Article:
• 2020 GAPNA Pharmacology Conference: Contemporary Pharmacology and Prescribing in Older AdultsJoin us at the 2020 GAPNA Pharmacology Conference:
    Contemporary Pharmacology and Prescribing in Older Adults

    April 14-18, 2020, Honolulu, HI.

    Earn up to 18 CNE hours.

     

    Find out more about it and REGISTER today!

  • 2019 Senior Report Senior Report: Older Americans have more options for home care, but still struggling.

    The United Health Foundation has released results of a sweeping new study benchmarking the health of older adults. The America's Health Rankings® Senior Report was created in partnership with GAPNA to improve the health of America's seniors.

    The data will help advanced practice nurses and other providers deliver quality care.

    Find out about it!

  • AwardNew for GAPNA members: MCM Education

    GAPNA has partnered with a MCM Education to offer an ongoing series of CNE programs available to GAPNA members. "Diagnosing and Managing Parkinson’s Disease in Older Adults," is the latest program offered.

    Parkinson’s disease (PD) is characterized by both motor and nonmotor symptoms. It is diagnosed based on the presence of two of four motor symptoms including rest tremor, bradykinesia, rigidity, and gait imbalance...

    Find out about it!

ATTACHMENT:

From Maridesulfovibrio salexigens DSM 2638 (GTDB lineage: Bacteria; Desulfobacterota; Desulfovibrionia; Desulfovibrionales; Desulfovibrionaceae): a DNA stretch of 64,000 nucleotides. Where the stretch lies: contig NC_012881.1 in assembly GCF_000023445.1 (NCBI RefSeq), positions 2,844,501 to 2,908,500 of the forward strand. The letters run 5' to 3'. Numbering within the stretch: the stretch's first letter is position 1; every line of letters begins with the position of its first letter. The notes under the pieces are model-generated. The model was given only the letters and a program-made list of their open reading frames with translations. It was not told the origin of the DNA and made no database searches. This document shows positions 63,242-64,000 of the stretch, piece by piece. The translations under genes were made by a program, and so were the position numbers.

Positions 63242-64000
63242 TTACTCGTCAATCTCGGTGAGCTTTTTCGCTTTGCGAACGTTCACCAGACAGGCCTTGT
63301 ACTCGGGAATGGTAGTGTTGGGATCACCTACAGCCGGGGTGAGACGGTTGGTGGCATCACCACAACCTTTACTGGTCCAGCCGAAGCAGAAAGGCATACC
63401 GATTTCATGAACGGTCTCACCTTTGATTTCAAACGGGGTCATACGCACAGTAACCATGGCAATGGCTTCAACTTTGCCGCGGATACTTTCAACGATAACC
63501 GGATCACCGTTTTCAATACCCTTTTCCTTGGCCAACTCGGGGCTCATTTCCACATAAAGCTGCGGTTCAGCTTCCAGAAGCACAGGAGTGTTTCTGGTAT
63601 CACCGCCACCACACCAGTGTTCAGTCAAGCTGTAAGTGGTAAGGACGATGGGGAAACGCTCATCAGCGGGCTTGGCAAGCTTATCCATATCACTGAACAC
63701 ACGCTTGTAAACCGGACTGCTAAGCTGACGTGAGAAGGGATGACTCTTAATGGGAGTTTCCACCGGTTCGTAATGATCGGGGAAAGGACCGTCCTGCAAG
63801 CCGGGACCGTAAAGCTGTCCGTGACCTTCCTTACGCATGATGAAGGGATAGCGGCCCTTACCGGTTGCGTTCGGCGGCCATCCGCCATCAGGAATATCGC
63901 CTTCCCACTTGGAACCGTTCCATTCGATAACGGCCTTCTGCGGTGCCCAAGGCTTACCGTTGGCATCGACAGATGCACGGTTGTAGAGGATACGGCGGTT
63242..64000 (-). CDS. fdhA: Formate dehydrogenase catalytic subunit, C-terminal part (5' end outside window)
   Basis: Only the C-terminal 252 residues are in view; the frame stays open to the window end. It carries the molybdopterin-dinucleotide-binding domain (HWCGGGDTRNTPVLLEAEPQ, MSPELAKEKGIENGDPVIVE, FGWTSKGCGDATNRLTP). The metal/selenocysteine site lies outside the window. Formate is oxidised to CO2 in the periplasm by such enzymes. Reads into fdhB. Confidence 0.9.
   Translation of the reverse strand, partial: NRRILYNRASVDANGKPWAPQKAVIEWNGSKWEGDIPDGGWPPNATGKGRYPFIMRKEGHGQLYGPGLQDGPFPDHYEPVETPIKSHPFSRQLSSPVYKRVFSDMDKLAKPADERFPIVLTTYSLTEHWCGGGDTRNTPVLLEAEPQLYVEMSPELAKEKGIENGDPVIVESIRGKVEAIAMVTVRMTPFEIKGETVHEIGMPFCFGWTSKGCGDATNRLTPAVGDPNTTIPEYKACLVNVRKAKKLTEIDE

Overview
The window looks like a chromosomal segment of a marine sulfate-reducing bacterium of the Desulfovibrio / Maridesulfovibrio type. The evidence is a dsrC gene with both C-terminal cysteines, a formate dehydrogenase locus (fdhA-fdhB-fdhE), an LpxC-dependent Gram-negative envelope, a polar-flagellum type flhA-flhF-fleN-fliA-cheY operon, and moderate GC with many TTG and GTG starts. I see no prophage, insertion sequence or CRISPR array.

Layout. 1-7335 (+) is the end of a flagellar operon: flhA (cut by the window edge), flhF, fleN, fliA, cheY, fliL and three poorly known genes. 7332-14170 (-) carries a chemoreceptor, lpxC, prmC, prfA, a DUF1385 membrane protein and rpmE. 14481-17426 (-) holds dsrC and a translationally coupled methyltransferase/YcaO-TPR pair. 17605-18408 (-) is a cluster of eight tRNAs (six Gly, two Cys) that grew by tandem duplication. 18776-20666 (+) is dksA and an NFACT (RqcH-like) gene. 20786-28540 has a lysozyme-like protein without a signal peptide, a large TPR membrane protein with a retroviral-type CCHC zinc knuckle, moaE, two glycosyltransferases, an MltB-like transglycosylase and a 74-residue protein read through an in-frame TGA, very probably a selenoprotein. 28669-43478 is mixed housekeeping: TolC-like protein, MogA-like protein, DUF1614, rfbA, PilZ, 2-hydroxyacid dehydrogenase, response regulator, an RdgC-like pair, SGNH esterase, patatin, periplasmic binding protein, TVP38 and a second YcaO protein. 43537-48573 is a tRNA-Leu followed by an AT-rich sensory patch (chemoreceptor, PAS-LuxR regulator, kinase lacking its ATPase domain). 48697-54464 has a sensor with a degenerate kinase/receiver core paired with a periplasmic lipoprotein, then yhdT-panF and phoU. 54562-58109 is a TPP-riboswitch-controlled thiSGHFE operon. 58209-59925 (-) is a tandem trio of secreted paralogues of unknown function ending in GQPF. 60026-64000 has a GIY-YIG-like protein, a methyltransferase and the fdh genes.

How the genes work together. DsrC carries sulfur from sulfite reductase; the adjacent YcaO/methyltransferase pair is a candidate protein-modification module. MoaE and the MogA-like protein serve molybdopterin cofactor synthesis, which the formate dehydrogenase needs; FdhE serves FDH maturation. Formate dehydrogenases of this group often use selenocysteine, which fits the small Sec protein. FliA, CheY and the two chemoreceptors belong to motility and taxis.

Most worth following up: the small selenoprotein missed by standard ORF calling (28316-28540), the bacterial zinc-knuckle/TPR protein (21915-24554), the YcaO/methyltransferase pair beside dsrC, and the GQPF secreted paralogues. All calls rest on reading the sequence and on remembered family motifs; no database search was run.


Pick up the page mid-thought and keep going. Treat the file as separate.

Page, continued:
• FREE continuing education credit is available for the following session:

    "Dementia Management Update"

    (session captured at the GAPNA 2018 Annual Conference)


    For September/October 2019 - Get Your Free CNE Now!

End-Of-Life Costs for Dementia Far Greater Than for Other Diseases

Health care costs in the last years of life were significantly higher for people with dementia than for those who died from other diseases, including cancer and heart disease.

Health care costs can rise dramatically as we age—especially for those who develop long-term conditions like heart disease or dementia. In the United States, most medical costs for people over age 65 are covered by Medicare, a federal health insurance program.

But Medicare and other insurers may not cover key expenses, like home care services, medical equipment, and certain nursing home fees. Little has been known about the personal financial toll that end-of-life care can place on people with chronic disorders.

The findings of this research by Dr. Amy S. Kelley of the Icahn School of Medicine at Mount Sinai and her colleagues, provide important insights into the financial burden that families and society may face for end-of-life care for older adults.

Read the full article from the NIH, Research Matters.

Related Topic 1: 

VIEW ALL ARTICLES: